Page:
In a webinar designed to guide physicians in the care of hematology patients during the COVID-19 pandemic, three world experts on thalassemia and sickle cell disease (SCD) provided on-the-ground information from physicians who were dealing with the height of the crisis in their countries.
was organized by the European Hematology Association (EHA) and the Thalassemia International Federation (TIF).
Moderator, head of research and mentoring at EHA, led the discussion with three guest speakers: , professor of hematology at the University of Milan; , executive director of TIF in Cyprus; and , of the University of Padova in Italy, coordinator of the Red Cell Reserve Working Group of the Italian Association of Pediatric Hematology and Oncology.
Italian experience with thalassemia and COVID-19
Dr. Cappellini discussed the Italian experience with 11 thalassemia patients followed by a network survey who developed COVID-19 in the northern part of Italy, where the pandemic has been most widespread.
There are no published data focusing specifically on SARS-CoV-2 infection in patients with thalassemic syndromes, but patients with preexisting comorbidities are likely to be more severely affected by SARS-CoV-2, according to Dr. Cappellini.
Of particular concern is the fact that patients with thalassemia, especially older ones, are frequently splenectomized, which renders them more vulnerable to bacterial infections and can trigger life-threatening sepsis. However, splenectomy is not known to increase the risk of viral infection or severe viral illness. Of additional concern is the fact that many thalassemia patients need routine and frequent transfusions.
Overall, the 11 thalassemia patients who developed COVID-19 experienced only mild to moderate symptoms. This is despite the fact that 72% of the patients were splenectomized, which did not appear to affect the clinical course, and all of the patients had thalassemia-related comorbidities.
Around half of the patients were hospitalized, but none of them required transfer to the ICU. One patient who was treated with chemotherapy for diffuse large B-cell lymphoma in 2019 but is now in remission required more intense ventilation support with the use of continuous positive airway pressure.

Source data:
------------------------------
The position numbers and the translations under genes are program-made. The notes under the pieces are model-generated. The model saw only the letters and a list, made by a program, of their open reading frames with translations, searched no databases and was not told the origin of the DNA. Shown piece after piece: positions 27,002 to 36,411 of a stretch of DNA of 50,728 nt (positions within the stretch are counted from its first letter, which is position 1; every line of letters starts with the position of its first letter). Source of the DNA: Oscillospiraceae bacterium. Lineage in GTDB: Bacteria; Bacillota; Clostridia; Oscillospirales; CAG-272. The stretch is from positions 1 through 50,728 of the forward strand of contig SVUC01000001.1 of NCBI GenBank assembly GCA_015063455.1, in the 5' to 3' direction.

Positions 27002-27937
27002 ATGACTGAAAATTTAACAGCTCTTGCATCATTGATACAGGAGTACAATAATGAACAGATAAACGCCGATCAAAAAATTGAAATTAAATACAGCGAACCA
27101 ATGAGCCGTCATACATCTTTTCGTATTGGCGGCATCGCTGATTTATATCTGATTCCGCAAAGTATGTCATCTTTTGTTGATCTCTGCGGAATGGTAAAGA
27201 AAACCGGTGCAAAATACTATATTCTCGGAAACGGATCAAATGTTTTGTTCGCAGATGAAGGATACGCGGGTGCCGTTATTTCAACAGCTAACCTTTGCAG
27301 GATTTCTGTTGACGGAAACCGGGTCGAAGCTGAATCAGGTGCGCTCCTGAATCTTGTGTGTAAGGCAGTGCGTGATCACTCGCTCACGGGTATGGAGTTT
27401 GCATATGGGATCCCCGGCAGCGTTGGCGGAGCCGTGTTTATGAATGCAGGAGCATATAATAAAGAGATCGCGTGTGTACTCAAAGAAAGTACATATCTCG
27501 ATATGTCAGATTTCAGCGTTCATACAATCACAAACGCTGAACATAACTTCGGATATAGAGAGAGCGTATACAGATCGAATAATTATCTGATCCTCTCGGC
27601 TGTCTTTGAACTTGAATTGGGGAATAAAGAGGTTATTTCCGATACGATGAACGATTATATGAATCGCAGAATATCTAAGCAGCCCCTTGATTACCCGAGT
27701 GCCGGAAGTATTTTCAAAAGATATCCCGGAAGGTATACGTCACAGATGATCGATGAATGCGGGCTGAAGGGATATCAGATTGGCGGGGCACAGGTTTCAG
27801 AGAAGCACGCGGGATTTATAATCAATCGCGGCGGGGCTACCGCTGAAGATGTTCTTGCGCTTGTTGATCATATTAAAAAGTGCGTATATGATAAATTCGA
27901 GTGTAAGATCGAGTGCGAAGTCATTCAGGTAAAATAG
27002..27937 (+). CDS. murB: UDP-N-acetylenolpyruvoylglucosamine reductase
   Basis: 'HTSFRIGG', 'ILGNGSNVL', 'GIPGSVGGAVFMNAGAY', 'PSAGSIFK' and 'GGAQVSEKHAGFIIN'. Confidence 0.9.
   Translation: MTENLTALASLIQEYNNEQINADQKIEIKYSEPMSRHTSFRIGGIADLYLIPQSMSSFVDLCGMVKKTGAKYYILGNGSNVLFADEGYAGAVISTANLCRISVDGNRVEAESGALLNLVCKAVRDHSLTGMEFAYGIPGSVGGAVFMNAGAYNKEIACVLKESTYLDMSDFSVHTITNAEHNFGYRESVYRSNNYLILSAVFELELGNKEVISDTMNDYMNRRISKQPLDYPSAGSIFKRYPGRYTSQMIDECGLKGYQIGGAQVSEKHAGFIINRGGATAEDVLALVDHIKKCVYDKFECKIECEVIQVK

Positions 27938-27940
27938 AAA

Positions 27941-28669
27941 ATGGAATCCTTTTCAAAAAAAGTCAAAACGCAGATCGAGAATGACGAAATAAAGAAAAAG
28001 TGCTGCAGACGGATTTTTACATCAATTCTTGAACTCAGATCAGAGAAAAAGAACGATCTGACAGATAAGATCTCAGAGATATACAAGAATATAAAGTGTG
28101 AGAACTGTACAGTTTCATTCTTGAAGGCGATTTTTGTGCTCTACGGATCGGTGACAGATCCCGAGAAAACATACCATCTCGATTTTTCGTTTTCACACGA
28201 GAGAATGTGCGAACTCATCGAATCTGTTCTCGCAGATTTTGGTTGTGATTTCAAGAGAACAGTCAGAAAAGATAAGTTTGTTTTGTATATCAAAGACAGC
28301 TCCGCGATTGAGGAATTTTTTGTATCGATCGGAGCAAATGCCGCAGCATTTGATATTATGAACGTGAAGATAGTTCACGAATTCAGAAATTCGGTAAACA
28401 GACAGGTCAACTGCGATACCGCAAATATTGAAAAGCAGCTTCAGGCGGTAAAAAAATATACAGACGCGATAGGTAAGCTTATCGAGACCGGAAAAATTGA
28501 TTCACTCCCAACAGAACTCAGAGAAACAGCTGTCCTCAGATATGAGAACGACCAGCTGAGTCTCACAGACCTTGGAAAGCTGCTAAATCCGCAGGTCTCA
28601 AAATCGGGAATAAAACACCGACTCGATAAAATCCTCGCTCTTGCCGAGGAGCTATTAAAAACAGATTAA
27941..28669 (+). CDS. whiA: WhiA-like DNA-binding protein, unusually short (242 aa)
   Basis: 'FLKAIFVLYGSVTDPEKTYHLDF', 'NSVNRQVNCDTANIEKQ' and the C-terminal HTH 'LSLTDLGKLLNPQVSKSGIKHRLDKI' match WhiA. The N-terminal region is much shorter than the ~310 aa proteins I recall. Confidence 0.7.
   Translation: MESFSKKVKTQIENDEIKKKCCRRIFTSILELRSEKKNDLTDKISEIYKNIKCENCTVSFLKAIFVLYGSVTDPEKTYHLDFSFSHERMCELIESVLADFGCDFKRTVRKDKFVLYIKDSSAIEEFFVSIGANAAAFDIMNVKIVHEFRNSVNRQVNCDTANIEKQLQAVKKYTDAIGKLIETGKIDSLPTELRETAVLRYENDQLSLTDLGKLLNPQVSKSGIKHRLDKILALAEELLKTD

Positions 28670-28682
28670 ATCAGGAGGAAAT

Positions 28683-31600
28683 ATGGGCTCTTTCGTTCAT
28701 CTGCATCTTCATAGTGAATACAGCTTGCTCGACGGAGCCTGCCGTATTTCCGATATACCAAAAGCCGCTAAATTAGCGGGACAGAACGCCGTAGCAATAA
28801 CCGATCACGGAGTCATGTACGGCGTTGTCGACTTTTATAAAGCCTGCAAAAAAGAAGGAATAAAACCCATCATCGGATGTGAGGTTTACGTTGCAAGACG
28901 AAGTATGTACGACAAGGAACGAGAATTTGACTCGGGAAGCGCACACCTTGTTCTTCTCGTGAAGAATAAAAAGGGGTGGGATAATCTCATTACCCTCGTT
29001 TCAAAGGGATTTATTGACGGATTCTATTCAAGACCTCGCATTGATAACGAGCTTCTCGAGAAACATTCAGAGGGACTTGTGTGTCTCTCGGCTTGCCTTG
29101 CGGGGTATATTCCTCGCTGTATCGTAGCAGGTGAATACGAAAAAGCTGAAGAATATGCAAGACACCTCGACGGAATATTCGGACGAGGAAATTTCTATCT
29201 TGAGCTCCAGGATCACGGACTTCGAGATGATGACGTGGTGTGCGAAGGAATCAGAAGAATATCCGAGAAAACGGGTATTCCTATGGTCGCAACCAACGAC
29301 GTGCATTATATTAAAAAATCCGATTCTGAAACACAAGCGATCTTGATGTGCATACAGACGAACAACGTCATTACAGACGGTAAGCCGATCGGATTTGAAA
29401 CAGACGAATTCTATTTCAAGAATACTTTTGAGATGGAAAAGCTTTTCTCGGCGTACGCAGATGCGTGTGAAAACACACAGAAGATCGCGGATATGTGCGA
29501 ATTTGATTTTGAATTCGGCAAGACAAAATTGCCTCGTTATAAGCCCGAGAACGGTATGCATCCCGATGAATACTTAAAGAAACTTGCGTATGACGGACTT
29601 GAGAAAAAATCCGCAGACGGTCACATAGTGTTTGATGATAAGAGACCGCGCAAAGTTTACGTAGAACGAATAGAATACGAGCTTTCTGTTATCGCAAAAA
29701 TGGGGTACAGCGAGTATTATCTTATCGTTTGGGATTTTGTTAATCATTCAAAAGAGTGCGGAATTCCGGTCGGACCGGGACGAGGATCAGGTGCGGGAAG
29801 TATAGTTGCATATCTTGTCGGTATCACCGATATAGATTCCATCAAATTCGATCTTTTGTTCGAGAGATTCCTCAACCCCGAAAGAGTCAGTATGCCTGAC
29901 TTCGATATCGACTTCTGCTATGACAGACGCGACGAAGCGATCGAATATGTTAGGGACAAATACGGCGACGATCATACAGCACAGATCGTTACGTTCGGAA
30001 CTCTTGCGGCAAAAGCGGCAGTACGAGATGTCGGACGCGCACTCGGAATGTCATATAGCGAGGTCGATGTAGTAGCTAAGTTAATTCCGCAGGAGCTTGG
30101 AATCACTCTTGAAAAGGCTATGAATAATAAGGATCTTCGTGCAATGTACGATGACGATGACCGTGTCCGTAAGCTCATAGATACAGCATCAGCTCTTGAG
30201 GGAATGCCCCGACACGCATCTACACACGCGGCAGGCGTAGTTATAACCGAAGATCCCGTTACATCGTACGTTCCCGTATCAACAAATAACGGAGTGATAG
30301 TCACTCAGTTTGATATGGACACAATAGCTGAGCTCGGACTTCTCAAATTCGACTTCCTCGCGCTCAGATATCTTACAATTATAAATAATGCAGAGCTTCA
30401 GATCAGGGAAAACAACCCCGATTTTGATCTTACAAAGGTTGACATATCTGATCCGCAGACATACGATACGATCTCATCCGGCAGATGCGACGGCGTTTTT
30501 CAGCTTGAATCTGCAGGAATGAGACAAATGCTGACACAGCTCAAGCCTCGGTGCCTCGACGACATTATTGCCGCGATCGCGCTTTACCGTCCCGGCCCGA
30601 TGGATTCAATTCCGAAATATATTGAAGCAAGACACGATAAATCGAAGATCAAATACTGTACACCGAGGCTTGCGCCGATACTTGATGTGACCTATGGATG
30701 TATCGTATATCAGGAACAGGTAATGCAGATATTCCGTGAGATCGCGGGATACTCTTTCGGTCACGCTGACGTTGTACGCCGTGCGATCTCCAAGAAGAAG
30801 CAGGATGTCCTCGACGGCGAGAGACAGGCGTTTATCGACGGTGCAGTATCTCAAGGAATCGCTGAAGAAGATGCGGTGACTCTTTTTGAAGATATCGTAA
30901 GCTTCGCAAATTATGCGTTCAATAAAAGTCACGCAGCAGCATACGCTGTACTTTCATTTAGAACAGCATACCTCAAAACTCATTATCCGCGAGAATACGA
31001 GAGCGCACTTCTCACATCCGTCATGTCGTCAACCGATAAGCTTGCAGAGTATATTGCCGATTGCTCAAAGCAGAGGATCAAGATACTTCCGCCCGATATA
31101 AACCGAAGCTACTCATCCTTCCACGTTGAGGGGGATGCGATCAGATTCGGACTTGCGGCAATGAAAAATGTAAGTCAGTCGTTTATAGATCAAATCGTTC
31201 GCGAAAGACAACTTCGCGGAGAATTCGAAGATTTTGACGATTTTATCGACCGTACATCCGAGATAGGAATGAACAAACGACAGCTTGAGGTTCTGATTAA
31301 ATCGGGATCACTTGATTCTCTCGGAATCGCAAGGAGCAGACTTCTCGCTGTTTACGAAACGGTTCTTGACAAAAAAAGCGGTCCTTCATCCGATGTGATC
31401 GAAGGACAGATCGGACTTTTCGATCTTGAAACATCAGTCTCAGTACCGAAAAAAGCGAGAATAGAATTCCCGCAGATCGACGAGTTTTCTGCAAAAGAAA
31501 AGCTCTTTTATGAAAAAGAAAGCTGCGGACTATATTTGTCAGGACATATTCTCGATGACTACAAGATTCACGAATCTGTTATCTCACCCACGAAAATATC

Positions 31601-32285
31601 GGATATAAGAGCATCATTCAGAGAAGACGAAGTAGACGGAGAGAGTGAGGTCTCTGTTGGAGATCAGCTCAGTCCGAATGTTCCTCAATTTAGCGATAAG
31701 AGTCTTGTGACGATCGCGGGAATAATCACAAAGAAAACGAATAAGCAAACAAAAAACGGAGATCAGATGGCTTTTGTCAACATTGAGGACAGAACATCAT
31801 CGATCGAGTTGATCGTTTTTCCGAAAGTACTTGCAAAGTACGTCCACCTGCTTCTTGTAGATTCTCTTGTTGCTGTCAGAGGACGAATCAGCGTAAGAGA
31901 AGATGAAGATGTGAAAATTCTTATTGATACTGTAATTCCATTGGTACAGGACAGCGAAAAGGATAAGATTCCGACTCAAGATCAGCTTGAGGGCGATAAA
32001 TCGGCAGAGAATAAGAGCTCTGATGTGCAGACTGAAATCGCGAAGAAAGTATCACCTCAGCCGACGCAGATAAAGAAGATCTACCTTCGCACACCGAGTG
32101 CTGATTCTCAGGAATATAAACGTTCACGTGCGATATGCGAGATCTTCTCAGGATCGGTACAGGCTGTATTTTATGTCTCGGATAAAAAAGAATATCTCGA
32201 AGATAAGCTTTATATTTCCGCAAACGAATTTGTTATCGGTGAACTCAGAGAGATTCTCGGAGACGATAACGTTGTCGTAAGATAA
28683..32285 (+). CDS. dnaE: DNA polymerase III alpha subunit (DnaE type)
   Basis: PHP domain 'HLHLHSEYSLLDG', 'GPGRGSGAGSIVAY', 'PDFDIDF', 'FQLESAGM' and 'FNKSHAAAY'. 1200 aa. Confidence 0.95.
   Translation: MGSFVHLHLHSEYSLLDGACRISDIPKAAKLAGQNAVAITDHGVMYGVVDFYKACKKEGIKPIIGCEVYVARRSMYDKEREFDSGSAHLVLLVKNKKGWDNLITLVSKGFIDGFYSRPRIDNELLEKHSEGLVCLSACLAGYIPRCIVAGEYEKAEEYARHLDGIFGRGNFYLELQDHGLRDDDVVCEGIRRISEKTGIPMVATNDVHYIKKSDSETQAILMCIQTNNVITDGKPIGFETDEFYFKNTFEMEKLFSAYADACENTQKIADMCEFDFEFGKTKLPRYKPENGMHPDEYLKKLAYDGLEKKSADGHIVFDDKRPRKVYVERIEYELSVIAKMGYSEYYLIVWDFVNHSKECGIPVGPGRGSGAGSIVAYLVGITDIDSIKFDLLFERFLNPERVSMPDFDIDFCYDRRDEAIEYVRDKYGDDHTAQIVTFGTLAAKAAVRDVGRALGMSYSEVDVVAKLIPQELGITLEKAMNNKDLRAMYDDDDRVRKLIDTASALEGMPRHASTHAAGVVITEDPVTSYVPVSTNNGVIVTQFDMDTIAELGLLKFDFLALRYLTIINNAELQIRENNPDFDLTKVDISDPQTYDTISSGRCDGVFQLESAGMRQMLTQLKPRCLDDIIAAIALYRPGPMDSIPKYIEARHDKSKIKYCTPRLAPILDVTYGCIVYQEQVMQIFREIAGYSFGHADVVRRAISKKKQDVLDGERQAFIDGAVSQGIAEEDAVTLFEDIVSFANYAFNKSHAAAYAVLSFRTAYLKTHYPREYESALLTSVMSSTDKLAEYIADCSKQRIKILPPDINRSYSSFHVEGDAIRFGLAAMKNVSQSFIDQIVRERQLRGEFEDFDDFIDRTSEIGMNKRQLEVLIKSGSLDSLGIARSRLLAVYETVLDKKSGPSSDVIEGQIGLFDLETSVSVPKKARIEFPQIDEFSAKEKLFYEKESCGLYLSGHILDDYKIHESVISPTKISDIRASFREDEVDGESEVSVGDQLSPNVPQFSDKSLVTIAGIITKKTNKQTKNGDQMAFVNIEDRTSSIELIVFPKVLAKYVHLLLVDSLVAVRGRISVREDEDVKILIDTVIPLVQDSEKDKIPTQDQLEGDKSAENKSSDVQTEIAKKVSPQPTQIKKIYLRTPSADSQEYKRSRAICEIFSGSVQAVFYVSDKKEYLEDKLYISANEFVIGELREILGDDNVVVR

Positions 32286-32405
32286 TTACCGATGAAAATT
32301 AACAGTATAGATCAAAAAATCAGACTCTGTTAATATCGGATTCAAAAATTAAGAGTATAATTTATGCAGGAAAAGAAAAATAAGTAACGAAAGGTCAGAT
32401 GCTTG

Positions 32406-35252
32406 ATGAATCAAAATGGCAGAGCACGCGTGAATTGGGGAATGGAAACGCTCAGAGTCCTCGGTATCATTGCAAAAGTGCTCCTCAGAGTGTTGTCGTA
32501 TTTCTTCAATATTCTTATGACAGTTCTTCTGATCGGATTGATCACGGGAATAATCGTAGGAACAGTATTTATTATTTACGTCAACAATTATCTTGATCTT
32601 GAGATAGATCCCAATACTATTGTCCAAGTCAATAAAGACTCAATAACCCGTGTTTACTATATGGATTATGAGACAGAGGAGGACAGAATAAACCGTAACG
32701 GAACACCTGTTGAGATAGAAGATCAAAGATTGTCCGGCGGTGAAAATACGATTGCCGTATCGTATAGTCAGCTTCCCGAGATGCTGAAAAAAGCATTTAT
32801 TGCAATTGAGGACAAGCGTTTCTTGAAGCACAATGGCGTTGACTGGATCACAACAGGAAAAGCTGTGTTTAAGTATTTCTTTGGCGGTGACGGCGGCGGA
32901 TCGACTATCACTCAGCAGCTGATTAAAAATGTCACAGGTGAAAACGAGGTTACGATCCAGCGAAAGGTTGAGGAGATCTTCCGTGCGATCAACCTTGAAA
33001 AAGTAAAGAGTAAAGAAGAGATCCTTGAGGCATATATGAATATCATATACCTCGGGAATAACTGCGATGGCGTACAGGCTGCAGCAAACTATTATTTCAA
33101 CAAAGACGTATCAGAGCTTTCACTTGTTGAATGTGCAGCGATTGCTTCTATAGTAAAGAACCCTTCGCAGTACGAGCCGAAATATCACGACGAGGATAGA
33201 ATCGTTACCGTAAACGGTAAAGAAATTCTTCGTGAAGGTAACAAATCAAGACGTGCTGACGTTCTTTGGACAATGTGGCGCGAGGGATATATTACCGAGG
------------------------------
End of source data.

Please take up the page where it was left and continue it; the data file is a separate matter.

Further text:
Only three patients received specific treatment for COVID-19: one with hydroxychloroquine (HCQ) alone, one with HCQ plus anakinra, and one with HCQ plus ritonavir/darunavir.
Overall, “the number of infected thalassemia patients was lower than expected, likely due to earlier and more vigilant self-isolation compared to the general population,” Dr. Cappellini said. She pointed out that the first early response in February by thalassemia physicians was to warn their patients via email and phone calls about the need for self-isolation and precautions against the pandemic.
Physicians “rapidly reorganized activities, postponing nonessential ones” and managed to provide patients “a safe track at the hospital to receive their life-saving treatment in COVID-19–free areas with health care personnel wearing protective equipment” and assessment of all entering patients for COVID-19 infection, Dr. Cappellini said.
Results in additional thalassemia patients and SCD patients
Dr. Eleftheriou described 51 cases of thalassemia patients with SARS-CoV-2 infection reported to TIF as of April 16. Patients were from Cyprus, Italy, the United Kingdom, France, Turkey, Iran, Pakistan, and Indonesia.
Of the 51 patients, 46 presented with mild to moderate symptoms. Five patients had severe respiratory symptoms and required hospitalization, two were hospitalized and discharged, and three died between day 5 and day 15 post hospitalization.
Dr. Colombatti followed with a brief presentation of the intersection of COVID-19 with SCD patients. She presented anecdotal data involving 32 SCD patients who exhibited COVID-19 symptoms. Dr. Colombatti obtainedthe data via personal communication with of Hôpitaux Universitaires Henri Mondor in Créteil, France.
All 32 SCD patients were screened and treated for COVID-19, and 17 of them continued treatment for 10 days. In all, 22 patients were hospitalized, 11 were transferred to the ICU, and 1 died.
Ensuring adequate blood supply
Dr. Eleftheriou also discussed the TIF response to the COVID-19 pandemic, which focused on the adequacy of blood supplies for these patients who so often need transfusions.
Dr. Eleftheriou stated that a shortage of blood was reported in 75% of the 62 member countries of the TIF, with 58% reporting severe shortages and 35% reporting moderate to severe shortages.
The shortages resulted in many countries returning to older family/friends donation practices, rare use of whole blood transfusions, and the use of older blood transfusions (older than 28 days).
In addition, physicians have modified their transfusion strategy. They have reduced the amount of blood given to thalassemia patients from two units to one unit during any transfusion, while making arrangements for more frequent transfusions; for example, one transfusion per week but with precautions made to “limit the time spent in the clinic and to control blood supplies while safeguarding that all [thalassemia] patients will be able to get their transfusion,” Dr. Eleftheriou said.
The information in the webinar was provided with the caveat that “no general evidence-based guidance can be derived from this discussion.” There were no other disclosures given.